Her research interests include pediatric palliative care, particularly legacy-making and continuing bonds in children living with life-threatening conditions and their families. Dr. Foster has published her work in Death Studies, Journal of Palliative and Supportive Care, Journal of Pediatric Oncology Nursing, Journal of Palliative Nursing, and Journal of Hospice and Palliative Nursing. She has been recognized for her scholarly activities with several awards such as the International Palliative Medicine Symposium Outstanding Poster Award and the Hospice and Palliative Nurses Association Outstanding Research Abstract Award. She was named a College of Palliative Care Research Scholar by the American Academy of Hospice and Palliative Medicine. Dr. Foster is also actively involved in her community, serving as a volunteer with international medical organizations to assist underserved children and families. 

2010 - Maryjo Prince-Paul, PhD, APRN, ACHPN

Dr. Prince-Paul is a Postdoctoral Fellow at Case Western Reserve University in Cleveland, Ohio. This is a National Institutes of Health/National Cancer Institute Prevention Research Education Post-Doctoral Training Program (PREP) position, considered to be a highly competitive position that speaks to her commitment to a research career. Extending her research beyond the postdoctoral dissertation, Dr. Prince Paul was recently awarded a grant from the Fetzer Institute as co-investigator on a study of “The Role of Forgiveness in End-of-Life Care and Bereavement”.

Dr. Prince-Paul’s education includes Bachelor’s and Master’s degrees in nursing from Wright State University and Case Western Reserve University, Frances Payne Bolton School of Nursing. Currently, she is an Assistant Professor at Case Western Reserve University and Research Assistant at the Hospice Institute, Hospice of the Western Reserve in Cleveland, Ohio. With 7 publications in peer reviewed journals, Dr. Prince-Paul recently co-authored a chapter in the Textbook of Palliative Care, 3rd Ed., Oxford University Press (2010). She has an extensive record of presentations at national conferences and co-chaired both the 2008 and the 2009 AAHPM/HPNA Annual Assembly.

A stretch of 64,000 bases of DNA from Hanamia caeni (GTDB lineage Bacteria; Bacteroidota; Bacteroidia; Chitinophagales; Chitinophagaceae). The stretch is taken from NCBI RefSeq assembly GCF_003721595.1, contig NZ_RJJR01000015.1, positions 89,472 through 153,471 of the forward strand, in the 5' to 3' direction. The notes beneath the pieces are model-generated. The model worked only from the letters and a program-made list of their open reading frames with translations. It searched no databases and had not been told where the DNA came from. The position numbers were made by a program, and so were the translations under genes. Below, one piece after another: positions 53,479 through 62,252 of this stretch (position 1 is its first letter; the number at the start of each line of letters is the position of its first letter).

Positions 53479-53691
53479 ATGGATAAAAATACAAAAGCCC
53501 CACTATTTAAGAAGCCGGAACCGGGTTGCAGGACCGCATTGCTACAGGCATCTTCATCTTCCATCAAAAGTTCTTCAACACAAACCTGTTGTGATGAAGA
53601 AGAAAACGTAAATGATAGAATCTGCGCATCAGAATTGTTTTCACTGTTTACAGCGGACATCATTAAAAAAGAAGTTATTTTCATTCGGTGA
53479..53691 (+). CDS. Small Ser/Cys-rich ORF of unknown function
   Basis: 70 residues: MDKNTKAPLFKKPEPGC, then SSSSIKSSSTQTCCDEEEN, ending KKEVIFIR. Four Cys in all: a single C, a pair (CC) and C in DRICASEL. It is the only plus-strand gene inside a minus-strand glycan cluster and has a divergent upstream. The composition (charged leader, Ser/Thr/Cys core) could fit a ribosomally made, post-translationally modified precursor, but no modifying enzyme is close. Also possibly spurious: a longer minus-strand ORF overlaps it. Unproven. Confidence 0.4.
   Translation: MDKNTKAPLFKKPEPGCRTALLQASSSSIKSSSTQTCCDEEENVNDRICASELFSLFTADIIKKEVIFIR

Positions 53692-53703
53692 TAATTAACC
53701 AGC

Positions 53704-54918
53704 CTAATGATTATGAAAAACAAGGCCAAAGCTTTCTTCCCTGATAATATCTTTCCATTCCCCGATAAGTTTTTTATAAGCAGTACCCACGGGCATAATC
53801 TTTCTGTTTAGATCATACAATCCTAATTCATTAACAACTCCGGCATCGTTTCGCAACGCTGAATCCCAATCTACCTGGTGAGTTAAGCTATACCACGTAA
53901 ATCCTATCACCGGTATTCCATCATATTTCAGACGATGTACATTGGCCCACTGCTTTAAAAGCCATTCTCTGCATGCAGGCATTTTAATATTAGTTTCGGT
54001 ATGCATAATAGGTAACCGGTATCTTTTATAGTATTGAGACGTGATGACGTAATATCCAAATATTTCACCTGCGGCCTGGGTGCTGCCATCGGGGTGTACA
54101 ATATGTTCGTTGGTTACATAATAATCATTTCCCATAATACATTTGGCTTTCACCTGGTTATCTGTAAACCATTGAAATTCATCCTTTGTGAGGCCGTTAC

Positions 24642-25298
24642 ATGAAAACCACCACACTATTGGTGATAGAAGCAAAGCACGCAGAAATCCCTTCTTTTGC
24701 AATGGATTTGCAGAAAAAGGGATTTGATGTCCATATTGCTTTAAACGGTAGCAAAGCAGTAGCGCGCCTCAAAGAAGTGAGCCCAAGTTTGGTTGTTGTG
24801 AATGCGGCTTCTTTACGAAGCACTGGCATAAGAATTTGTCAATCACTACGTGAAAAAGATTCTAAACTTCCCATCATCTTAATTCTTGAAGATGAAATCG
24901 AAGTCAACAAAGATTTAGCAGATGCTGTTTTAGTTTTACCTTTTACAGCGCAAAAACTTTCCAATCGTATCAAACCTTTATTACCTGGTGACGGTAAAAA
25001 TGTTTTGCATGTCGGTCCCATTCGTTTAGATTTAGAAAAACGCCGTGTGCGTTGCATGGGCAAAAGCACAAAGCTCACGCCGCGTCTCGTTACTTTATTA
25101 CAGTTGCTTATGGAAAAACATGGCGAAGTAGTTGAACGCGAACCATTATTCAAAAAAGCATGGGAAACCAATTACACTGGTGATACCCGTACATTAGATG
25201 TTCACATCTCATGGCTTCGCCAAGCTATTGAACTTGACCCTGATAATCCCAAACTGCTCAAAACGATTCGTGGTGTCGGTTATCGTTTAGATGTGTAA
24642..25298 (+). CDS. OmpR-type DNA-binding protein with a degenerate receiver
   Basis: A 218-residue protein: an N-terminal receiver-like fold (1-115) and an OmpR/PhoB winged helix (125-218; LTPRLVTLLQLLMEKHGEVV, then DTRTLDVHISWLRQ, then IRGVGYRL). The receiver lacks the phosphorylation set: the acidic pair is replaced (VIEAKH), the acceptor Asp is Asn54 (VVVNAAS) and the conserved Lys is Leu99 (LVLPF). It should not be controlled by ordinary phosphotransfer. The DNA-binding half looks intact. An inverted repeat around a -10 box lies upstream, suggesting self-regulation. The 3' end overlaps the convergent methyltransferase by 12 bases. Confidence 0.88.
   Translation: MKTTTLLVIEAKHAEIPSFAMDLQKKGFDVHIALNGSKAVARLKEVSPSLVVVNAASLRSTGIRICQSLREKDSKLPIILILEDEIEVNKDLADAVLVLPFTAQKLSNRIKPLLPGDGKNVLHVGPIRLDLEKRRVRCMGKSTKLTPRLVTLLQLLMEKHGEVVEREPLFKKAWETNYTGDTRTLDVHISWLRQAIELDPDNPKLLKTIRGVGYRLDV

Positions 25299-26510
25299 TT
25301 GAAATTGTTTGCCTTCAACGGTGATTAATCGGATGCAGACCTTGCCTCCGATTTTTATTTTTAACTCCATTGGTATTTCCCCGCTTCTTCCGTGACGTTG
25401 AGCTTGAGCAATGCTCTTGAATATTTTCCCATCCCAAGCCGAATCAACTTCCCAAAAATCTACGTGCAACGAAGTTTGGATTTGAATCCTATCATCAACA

2009 - Anne M. Hughes, PhD, RN, FAAN

Dr. Hughes’s research, “Meaning and Experiences of Dignity to Urban Poor with Advanced Cancer”, is a focus on dignity in the urban poor with advanced disease. Currently, she is an advanced practice nurse in palliative care at Laguna Honda Hospital and Rehabilitation Center and an Associate Clinical Professor in Nursing in the Department of Physiological Nursing at University of California San Francisco. A 2007 graduate of the University of California San Francisco, Dr. Hughes received the 2008 Oncology Nursing Society Excellence in Cancer Nursing Research Award as well as the University California San Francisco Distinguished Dissertation of the Year for 2007. 

2007 - Garrett Chan, PhD, APRN, BC-PCM, CEN 

Dr. Chan is Assistant Clinical Professor and faculty in the Critical Care/Trauma Graduate Program at the University of California San Francisco (UCSF) School of Nursing. His doctoral dissertation examined an area of end of life care often overlooked: the experiences of critically and terminally ill patients, their family members, and health care professionals in emergency department situations. His work has led to a greater understanding of how palliative care may be integrated into emergency nursing and medicine practices.

Dr. Chan has received funding for his research from the Emergency Nurses Association Foundation and Sigma Theta Tau International, Alpha Eta Chapter. He has published his research in Academic Emergency Medicine and Nursing Philosophy, with other articles under review in the Journal of Palliative Medicine and American Journal of Hospice and Palliative Medicine. At UCSF, he teaches classes which help prepare future advanced practice nurses. He received his PhD in Nursing from UCSF in 2005. 

2006 - Amy O. Calvin, PhD, RN

Amy Calvin, PhD, RN, is the first winner of this award. Dr. Calvin has served as the Palliative Care Nurse Researcher at St Luke’s Episcopal Hospital in Houston, Texas as an assistant professor in the Department of Acute and Continuing Care at the University Of Texas School of Nursing at Houston. She collaborated with Dr. Porter Storey to write the protocol for the Use of Oxycodone Hydrochloride for Dyspnea In Patients With Advanced Heart Failure and recently conducted a study titled “The Neuroscience Nurse’s Experience With End-of-Life Care.” She is currently leading the Palliative Care Team’s study entitled “Use of the Edmonton Symptom Assessment Scale by Patients Admitted to an Acute Palliative Care Service.”